Break out the champagne, blow the trumpets, bang the brasses. Interest
rates are cut once more. Happy days are here again. Well, at least they
were last week. A comprehensive bounce in the domestic index restored
verisimilitude to an otherwise bald and unconvincing narrative. Enough of
the G&S allegories. Has the bear market come to an end? Possibly – that is
about as far as I am prepared to go at this stage.
Never underestimate technical influences. Our chief portfolio strategist, Mike Lenhoff, maintains a chart that is so big we do not have a wall wide enough to
display it in full.
It is the “overbought/oversold” indicator much loved of portfolio
strategists. He assures me it is, if not infallible, one of the best guides
to short-term market moves around although I have thus far failed to
back-test it. But he did say that the UK market was looking seriously
oversold two weeks ago. The UK market has since bounced. The good news is
that he still believes domestic shares remain in oversold territory. On one
matter I will agree with him wholeheartedly – it is not just fundamentals
that move markets. Technical influences, institutional cashflow, pure
sentiment all combine to determine the way in which our wealth wilts or
rockets. The fundamentals, it has to be said, have not been that bad.
True, the nation's purchasing managers are a tad cautious – not as
pessimistic as those in the US but none too confident that the UK will
shrug off an American-led slowdown. But companies are delivering profits
that look, with a few notable exceptions, no worse than we were
Indeed, there is just the inciest bit of summer cheer around at present.
Lombard Street Research, well known for preaching doom and gloom, regales
me with the belief that we look to be heading for above-trend growth in
2002. It seems there is nothing new under the sun. Gordon Brown failed to
eliminate boom/bust cycles. Hopefully, we may be close to ending our
anticipation of the bottom of the bust part. This is clearly not what the
Bank of England's monetary policy committee believes. The fact that it has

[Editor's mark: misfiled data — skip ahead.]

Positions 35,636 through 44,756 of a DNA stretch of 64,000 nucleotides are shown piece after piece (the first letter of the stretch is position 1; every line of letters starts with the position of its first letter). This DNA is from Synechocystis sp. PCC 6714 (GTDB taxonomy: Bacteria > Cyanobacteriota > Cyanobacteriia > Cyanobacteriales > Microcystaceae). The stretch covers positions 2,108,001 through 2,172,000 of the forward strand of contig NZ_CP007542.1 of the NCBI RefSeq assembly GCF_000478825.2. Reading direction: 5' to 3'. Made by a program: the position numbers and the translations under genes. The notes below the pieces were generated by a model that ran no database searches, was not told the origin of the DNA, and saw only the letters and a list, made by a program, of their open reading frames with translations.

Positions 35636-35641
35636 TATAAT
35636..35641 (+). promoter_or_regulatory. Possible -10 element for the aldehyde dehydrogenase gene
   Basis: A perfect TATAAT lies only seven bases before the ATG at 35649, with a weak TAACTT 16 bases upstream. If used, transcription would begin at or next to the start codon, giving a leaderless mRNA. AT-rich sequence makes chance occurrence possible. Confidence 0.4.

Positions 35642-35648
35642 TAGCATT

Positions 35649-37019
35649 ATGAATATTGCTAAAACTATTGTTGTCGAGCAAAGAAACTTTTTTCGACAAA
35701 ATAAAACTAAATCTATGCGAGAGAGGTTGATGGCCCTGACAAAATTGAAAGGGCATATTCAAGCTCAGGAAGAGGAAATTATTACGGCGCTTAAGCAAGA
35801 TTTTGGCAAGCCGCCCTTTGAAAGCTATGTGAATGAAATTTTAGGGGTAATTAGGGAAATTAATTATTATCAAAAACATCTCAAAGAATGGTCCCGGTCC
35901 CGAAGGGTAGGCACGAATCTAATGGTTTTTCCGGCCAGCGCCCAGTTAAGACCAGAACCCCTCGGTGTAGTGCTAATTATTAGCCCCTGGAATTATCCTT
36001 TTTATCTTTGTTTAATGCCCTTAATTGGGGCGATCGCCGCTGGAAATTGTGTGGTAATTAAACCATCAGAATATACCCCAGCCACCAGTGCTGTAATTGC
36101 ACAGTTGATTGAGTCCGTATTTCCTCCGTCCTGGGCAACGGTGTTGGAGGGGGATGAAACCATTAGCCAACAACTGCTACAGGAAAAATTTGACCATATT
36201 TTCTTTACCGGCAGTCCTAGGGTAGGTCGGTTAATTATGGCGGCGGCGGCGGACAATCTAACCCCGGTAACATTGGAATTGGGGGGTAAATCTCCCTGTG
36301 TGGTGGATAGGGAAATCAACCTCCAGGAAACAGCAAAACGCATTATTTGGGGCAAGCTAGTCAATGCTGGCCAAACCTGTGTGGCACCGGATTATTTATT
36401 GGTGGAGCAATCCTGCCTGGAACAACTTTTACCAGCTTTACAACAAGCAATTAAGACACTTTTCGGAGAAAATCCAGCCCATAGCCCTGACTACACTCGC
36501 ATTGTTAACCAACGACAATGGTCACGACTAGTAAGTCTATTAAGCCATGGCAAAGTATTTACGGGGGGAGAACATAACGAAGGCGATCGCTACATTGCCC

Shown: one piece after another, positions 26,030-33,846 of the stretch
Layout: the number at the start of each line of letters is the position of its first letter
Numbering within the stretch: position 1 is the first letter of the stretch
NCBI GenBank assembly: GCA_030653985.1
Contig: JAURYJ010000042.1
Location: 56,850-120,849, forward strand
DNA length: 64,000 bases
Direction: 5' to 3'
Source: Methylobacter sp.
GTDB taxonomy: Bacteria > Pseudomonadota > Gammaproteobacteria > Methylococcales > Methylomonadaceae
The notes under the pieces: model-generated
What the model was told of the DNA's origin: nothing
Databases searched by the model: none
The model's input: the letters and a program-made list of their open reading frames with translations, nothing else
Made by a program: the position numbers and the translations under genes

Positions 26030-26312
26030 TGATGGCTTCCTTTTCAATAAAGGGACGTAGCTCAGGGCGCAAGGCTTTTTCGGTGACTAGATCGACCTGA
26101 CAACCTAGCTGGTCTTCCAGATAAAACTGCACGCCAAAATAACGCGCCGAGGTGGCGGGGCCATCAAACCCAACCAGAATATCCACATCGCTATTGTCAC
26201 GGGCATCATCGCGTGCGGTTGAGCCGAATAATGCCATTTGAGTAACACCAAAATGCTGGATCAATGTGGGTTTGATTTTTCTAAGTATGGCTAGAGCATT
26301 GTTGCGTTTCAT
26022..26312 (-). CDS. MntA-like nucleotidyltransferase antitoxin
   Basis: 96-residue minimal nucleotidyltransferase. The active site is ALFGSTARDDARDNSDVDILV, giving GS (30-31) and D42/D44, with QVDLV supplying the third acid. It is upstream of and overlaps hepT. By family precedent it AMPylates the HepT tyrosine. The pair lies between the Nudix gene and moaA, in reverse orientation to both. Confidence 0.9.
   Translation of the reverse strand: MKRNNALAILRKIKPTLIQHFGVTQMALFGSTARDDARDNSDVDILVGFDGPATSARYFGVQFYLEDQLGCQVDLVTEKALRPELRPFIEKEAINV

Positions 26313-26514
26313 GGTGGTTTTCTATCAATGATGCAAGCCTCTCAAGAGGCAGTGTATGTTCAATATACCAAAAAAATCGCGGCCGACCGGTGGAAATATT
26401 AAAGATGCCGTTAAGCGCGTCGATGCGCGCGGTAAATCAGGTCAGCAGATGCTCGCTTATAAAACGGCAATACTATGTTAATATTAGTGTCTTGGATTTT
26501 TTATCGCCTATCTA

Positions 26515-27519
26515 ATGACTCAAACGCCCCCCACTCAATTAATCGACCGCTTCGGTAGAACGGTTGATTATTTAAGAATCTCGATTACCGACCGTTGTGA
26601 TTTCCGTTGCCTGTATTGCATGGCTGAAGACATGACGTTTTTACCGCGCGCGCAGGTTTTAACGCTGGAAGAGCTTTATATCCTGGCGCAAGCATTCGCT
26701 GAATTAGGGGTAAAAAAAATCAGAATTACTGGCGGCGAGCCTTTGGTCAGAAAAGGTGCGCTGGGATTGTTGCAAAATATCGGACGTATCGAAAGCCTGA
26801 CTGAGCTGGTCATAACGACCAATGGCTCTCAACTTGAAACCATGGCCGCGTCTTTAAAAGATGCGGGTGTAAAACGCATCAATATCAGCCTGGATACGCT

cut interest rates during the same week that the Nationwide Building
Society remarked upon unsustainable house price inflation must be an
indication that it is more worried about slowing global economic activity
than it is over the cost of the average home.
As it happens, the fall in interest rates has had a marked effect on the
affordability of housing in this country. The cost of buying a house now on
average absorbs less of our income than was the case in the 1970s, even
though the likely cost will be a higher multiple of salary than we had to
bear then. But house prices can fall, as we discovered so painfully in the
early 1990s. Then there were heavy technical influences that drove prices
up – and just as swiftly down.
So, we have to decide whether this latest rally – which admittedly has
taken place on the back of very low trading values – is a further stage in
the consolidation of the stockmarket as we approach the end of the bear
market or simply a technical bounce before we resume a downward trend. I do
not wish to prejudge the verdict of my colleagues on the asset allocation
committee but I am encouraged that the news flow is generally supportive of
current market levels while there is a growing body of opinion that
suggests the global economy will pick up to trend growth or even a little
better during 2002.
That is sufficiently close to take comfort, given that markets anticipate
events. It would not surprise me in the least if we were enjoying more
robust stockmarket conditions just when companies are reporting reduced
profits. It has happened before and in the world of investment there is
seldom much that is truly new.